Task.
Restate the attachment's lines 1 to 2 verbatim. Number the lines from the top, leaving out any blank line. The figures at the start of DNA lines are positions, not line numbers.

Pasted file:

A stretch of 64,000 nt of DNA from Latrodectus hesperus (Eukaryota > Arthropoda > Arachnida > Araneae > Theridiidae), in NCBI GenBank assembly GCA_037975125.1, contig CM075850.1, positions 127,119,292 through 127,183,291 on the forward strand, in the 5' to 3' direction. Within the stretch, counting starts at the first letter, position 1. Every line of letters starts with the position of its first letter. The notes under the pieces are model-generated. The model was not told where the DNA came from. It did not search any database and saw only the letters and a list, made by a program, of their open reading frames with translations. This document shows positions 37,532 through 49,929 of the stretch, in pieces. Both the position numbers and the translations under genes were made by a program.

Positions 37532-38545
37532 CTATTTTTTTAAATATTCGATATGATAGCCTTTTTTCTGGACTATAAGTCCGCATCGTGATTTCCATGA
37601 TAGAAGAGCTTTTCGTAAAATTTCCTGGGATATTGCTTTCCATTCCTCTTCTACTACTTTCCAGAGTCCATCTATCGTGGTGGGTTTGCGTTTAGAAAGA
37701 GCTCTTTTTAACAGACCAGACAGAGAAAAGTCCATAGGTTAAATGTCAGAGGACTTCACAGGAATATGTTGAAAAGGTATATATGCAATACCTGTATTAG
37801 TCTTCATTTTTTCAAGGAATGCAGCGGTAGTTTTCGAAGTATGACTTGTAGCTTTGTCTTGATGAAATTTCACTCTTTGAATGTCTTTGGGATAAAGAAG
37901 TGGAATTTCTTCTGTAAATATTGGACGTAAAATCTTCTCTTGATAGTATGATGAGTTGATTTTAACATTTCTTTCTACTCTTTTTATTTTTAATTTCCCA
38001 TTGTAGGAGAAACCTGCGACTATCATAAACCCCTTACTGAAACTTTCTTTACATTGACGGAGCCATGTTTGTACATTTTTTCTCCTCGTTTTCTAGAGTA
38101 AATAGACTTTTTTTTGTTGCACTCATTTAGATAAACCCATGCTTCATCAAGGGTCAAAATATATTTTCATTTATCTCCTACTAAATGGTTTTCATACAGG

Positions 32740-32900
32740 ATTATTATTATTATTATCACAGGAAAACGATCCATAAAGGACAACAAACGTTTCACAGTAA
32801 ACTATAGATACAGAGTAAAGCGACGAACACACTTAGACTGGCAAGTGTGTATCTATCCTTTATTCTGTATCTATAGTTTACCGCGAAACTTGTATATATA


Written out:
A stretch of 64,000 nt of DNA from Latrodectus hesperus (Eukaryota > Arthropoda > Arachnida > Araneae > Theridiidae), in NCBI GenBank assembly GCA_037975125.1, contig CM075850.1, positions 127,119,292 through 127,183,291 on the forward strand, in the 5' to 3' direction. Within the stretch, counting starts at the first letter, position 1. Every line of letters starts with the position of its first letter. The notes under the pieces are model-generated. The model was not told where the DNA came from. It did not search any database and saw only the letters and a list, made by a program, of their open reading frames with translations. This document shows positions 37,532 through 49,929 of the stretch, in pieces. Both the position numbers and the translations under genes were made by a program.

Positions 37532-38545